Designing the Veterinary School of the Future

Texas A&M Builds in Flexibility and Prepares Faculty for Change
Published 3-13-2019
  • Technology-Rich Classrooms

    Dr. Claudia Barton of Texas A&M has embraced technology as a teaching tool and carries a kit of connectors with her. Students in this class are using many seating options.

    Photo courtesy Texas A&M College of Veterinary Medicine

  • Outdoor Seating

    One of the more popular informal seating areas at the veterinary complex is a shaded outdoor courtyard. Overhead fans help cool the area on hot Texas days.

    Photo courtesy Stantec

  • Veterinary and Biomedical Education Complex

    The Veterinary and Biomedical Education Complex at Texas A&M features a statuary group of three horses and three foals.

    Photo courtesy Stantec

When Texas A&M created a new set of buildings for its veterinary school, it sought to provide spaces that would work for current methods of teaching sciences, but also flexibility to accommodate future change. Change, as we all know, can be difficult, so the process included not just demountable walls and flexible furnishings, but also a focus on change management among the faculty.

So how do designers help people cope with change? Dan Caren, a principal at Stantec, says the answer starts with understanding the variety of backgrounds among the building’s stakeholders, both faculty and students. He then outlines three key concepts that can help a new place such as the vet school be a true learning facilitator, more than just another set of classrooms and offices:

  1. Provide facility tools for flexibility.
  2. Encourage early move management planning.
  3. Encourage change management in both attitudes and behaviors.

Making Flexibility Functional

First, Caren and the veterinary school team considered how they could add flexibility to the 300,000-sf project. “We needed traditional spaces. We needed active learning spaces. We wanted team meeting spaces and collaboration space outside of the classrooms,” says Heather Quiram, director of facilities for the veterinary school.

The new Veterinary and Biomedical Education Complex has two 500-seat auditoriums that can each be divided in half; several classrooms of 50 to 80 seats with flexible furniture configurations; four large instructional labs; and many private offices, in part to accommodate faculty who did not feel comfortable working in shared spaces.

They also sought to add more informal breakout space outside the classroom and provide meeting space for teams. “Our students are with us from 6 o’clock in the morning until 7 or 8 o’clock in the evening, because all of their classes are in our building,” says Quiram. “So, we wanted them to have an opportunity to take a step back, catch their breath, refresh, recharge.”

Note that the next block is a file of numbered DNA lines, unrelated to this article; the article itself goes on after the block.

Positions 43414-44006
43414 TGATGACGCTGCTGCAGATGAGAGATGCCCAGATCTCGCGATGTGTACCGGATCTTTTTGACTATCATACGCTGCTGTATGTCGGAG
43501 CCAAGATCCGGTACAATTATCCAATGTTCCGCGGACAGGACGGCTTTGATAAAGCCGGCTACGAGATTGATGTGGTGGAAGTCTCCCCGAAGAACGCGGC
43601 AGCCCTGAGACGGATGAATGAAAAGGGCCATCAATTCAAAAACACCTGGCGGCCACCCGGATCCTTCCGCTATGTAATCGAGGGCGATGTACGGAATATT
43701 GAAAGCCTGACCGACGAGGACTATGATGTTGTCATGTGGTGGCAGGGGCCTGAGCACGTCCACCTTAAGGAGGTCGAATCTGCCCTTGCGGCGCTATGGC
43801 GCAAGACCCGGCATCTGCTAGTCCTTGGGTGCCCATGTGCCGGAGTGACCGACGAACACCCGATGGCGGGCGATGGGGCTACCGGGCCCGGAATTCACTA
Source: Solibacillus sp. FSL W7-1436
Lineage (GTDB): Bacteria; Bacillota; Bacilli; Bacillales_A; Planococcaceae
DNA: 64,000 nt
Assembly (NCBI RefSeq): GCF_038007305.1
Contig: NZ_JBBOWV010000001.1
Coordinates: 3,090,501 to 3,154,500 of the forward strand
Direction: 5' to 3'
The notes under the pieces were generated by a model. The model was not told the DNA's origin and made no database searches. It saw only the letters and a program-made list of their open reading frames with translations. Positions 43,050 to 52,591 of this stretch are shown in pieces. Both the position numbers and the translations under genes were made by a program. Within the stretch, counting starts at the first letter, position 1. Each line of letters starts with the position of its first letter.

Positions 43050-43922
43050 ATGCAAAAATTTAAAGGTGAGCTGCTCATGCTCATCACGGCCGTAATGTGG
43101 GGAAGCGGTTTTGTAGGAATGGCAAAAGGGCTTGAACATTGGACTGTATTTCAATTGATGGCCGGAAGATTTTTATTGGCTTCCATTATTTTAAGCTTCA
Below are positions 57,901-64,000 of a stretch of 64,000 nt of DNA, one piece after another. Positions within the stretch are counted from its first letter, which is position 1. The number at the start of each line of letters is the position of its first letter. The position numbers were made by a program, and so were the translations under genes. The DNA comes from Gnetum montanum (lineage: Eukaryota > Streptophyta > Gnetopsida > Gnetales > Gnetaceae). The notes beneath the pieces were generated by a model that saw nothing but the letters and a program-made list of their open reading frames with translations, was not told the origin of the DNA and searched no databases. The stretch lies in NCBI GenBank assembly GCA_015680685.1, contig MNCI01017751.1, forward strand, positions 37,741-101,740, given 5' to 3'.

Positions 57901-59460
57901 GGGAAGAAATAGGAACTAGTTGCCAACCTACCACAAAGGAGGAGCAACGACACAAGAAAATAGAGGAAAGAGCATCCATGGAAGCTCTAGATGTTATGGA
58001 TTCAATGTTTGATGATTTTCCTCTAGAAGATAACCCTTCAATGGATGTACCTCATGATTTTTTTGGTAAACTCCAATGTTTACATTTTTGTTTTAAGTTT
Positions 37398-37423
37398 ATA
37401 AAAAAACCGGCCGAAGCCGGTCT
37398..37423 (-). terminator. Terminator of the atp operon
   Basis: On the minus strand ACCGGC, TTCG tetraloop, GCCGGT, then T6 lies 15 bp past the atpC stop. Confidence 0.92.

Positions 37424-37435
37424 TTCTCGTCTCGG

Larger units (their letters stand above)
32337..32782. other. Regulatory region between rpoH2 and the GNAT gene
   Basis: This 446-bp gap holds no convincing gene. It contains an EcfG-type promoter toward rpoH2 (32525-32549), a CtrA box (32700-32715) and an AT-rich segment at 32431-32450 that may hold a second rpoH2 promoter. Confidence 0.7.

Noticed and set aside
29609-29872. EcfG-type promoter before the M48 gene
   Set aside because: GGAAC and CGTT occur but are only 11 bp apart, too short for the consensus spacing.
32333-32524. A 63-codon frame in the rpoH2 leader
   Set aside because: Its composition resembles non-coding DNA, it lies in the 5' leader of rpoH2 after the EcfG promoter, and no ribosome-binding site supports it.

The complex’s buildings are arranged in the shape of a “U”, and one of the more popular spaces is a covered outdoor courtyard that lets students enjoy fresh air amid intense days of study and work. “When the students are not in class, every single one of those tables will be full,” she says.

The team adopted a consistent grid throughout the complex, so that movable, demountable partitions could be deployed. This allows the school to change spaces around as its needs change. “In the office spaces, 60 to 70 percent of administration areas are modular partitions. This allows you to much more easily change configurations. They actually made one change while we were in construction,” says Caren. “We were able to make that change before they even moved in, changing from private offices to an office suite. These changes can occur over a weekend.”

To go with this, the project incorporates wide, regular column spacing and recessed flooring for access to power. Another consideration was making sure large animal labs can accommodate cows or horses, and there are suitable paths to get the animals in and out.

The team chose furniture with change in mind. For instance, tiered seating in lecture areas can be retracted. “In 15 to 30 minutes, they could go from a lecture setting to a flat floor setting and then deploy furniture that can move around,” says Caren. Even within a classroom, furniture choices allow some students to sit high for better visibility, while others work better in a comfortable lounge chair.

These choices come with a cost. Caren breaks out these numbers from the $100 million project:

  • Access flooring: $12 to $17 per sf
  • Retractable seating: $500 to $1,400 per seat
  • Furniture solutions: $325 to $550 per student
  • Room dividers: $65 to $135 per sf